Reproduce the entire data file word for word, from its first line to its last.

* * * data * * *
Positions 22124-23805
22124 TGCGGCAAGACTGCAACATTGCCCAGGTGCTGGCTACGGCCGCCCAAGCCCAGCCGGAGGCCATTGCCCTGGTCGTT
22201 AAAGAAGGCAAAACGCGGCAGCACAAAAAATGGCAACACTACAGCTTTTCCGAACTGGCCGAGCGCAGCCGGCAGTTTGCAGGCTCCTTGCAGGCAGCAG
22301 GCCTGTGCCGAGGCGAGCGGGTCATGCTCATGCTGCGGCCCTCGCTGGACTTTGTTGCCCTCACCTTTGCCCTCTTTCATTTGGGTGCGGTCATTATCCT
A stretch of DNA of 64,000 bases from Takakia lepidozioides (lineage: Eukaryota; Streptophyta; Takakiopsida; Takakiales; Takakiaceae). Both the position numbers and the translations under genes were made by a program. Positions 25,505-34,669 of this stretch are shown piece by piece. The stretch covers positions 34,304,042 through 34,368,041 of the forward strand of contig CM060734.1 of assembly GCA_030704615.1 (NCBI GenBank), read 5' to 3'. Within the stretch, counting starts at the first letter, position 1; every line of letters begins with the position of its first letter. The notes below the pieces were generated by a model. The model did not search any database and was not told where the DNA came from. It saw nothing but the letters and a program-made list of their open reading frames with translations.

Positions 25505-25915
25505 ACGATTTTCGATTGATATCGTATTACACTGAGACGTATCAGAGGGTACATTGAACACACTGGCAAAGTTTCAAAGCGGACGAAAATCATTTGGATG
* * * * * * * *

Positions 22124-23805
22124 TGCGGCAAGACTGCAACATTGCCCAGGTGCTGGCTACGGCCGCCCAAGCCCAGCCGGAGGCCATTGCCCTGGTCGTT
22201 AAAGAAGGCAAAACGCGGCAGCACAAAAAATGGCAACACTACAGCTTTTCCGAACTGGCCGAGCGCAGCCGGCAGTTTGCAGGCTCCTTGCAGGCAGCAG
22301 GCCTGTGCCGAGGCGAGCGGGTCATGCTCATGCTGCGGCCCTCGCTGGACTTTGTTGCCCTCACCTTTGCCCTCTTTCATTTGGGTGCGGTCATTATCCT
A stretch of DNA of 64,000 bases from Takakia lepidozioides (lineage: Eukaryota; Streptophyta; Takakiopsida; Takakiales; Takakiaceae). Both the position numbers and the translations under genes were made by a program. Positions 25,505-34,669 of this stretch are shown piece by piece. The stretch covers positions 34,304,042 through 34,368,041 of the forward strand of contig CM060734.1 of assembly GCA_030704615.1 (NCBI GenBank), read 5' to 3'. Within the stretch, counting starts at the first letter, position 1; every line of letters begins with the position of its first letter. The notes below the pieces were generated by a model. The model did not search any database and was not told where the DNA came from. It saw nothing but the letters and a program-made list of their open reading frames with translations.

Positions 25505-25915
25505 ACGATTTTCGATTGATATCGTATTACACTGAGACGTATCAGAGGGTACATTGAACACACTGGCAAAGTTTCAAAGCGGACGAAAATCATTTGGATG